Plans to rejuvenate a derelict Flintshire hospital have been approved amid warnings that damage by criminals has left it on the brink of collapse.
Around 90 new homes will now be created in and around the old Lluesty Hospital in Holywell as part of proposals which will see the original workhouse preserved and converted into apartments.
Councillors were told today that much of the 19th century property had fallen into a state of disrepair following incidents of theft and arson since it closed in 2008.
An application by the new owners of the site was supported by officers from Flintshire Council after permission for a similar scheme granted in 2016 expired.
Addressing a meeting of the local authority’s planning committee, an architect acting on behalf of McCrory Brickwork Limited said the redevelopment was crucial to the future of the listed buildings.
Grant Prescott said: “It is a landmark site and has an elevated vantage point looking out towards the Dee Estuary in the distance.
“Having sat vacant and redundant without a use for the last decade or so, the site has been subject to decay and deterioration from the elements, while anti-social behaviours issues are an ongoing challenge.
“The building has been subject to arson attacks, unauthorised access and vandalism during this time and if this is allowed to continue then quite simply there is a very real risk of catastrophic loss of the heritage asset.
“The applicant took possession of the site in 2018 and are committed to sensitively conserving the historic buildings as part of the proposed works.”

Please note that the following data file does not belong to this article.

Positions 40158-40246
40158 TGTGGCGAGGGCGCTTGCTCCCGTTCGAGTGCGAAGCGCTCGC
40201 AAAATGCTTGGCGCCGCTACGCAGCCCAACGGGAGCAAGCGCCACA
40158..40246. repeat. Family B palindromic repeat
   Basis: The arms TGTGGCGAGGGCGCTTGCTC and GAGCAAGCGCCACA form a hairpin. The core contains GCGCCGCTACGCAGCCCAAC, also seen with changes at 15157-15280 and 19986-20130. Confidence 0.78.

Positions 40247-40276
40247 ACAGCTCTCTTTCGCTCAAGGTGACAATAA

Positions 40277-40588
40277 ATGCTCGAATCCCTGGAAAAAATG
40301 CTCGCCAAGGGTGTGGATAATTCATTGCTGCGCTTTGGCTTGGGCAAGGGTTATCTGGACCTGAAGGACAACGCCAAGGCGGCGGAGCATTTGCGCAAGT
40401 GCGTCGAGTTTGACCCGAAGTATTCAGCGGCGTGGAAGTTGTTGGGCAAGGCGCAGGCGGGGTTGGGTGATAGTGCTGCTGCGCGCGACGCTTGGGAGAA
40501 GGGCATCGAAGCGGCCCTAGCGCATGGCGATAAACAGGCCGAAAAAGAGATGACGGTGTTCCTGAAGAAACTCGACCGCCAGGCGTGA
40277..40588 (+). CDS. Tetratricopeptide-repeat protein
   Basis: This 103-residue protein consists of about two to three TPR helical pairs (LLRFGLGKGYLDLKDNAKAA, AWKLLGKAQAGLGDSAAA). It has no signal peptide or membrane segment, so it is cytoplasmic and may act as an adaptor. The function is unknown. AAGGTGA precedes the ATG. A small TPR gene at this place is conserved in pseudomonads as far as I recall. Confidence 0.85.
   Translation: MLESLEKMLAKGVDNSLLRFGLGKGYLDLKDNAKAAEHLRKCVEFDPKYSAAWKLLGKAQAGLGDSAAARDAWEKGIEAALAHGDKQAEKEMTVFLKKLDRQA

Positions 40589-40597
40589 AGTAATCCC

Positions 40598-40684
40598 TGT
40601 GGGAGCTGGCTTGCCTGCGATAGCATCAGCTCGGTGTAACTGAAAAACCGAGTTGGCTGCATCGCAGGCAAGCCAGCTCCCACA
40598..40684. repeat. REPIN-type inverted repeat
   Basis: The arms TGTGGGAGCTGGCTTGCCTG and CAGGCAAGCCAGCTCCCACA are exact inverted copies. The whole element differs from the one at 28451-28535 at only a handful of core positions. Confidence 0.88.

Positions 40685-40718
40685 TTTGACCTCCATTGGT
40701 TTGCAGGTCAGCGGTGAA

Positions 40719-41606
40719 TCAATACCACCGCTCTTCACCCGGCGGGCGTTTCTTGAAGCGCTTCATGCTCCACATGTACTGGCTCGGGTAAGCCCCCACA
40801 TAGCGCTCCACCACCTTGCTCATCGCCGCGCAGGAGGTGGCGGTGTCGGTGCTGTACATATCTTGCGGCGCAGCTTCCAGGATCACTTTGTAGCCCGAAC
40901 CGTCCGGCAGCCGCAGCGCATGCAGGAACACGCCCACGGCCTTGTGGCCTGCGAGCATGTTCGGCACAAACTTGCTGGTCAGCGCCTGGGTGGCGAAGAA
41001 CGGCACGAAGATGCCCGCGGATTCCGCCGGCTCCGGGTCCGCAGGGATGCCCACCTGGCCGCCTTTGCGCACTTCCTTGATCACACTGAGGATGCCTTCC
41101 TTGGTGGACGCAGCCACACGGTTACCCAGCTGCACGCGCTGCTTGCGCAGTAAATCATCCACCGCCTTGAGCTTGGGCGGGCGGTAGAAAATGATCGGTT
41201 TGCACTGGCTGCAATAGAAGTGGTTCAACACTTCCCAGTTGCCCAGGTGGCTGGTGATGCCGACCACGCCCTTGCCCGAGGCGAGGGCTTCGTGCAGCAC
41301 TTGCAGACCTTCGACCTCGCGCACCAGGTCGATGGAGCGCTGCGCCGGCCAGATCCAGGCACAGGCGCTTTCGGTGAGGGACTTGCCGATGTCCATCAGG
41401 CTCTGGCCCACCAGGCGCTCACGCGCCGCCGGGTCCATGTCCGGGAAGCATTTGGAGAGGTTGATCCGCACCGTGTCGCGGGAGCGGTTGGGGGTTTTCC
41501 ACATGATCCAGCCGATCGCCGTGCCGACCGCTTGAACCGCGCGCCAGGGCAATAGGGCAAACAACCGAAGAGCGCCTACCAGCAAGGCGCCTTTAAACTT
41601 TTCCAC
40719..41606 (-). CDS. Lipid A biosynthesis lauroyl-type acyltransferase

The original buildings are estimated to have been built between 1838 and 1840, when the workhouse was first established.
A total of 42 apartments will be created as a result of the refurbishment of the existing structures.
Meanwhile, 20 houses and a new-build block of 27 apartments will also be constructed in the grounds of the hospital.
Approval was given by councillors despite reservations being raised about the absence of affordable housing in the scheme.
It came after the developers said such a requirement would make their proposals financially unsound.
Cllr Richard Jones said: “I don’t know whether it is financially viable to incorporate affordable housing, which is an extremely serious matter.
“We need that affordable housing and we need to be sure absolutely.”
In response, officers said a financial assessment put forward by the firm had been closely scrutinised, including details of the estimated costs of repairs and construction and the land acquisition.
The council’s head of planning strategy Andy Roberts said councillors needed to consider that it was a listed building which might not be brought back into use otherwise.
He said: “What I can assure members of is the commitment that this developer has to take on what is not an easy task to restore this building.
“It’s something that’s had a number of false dawns over the last ten years, but it’s very clear and evident in the risk they’ve already invested in the repairs they’ve already carried out.
“What Holywell will end up with is a landmark building for the right reasons and not its current eyesore landmark.”
The proposals were approved unanimously by the committee at the end of the debate.
It follows plans to turn the infirmary wing of the old hospital and surrounding land into 30 properties being supported at a meeting held earlier this year.
By Liam Randall – Local Democracy Reporter (more here).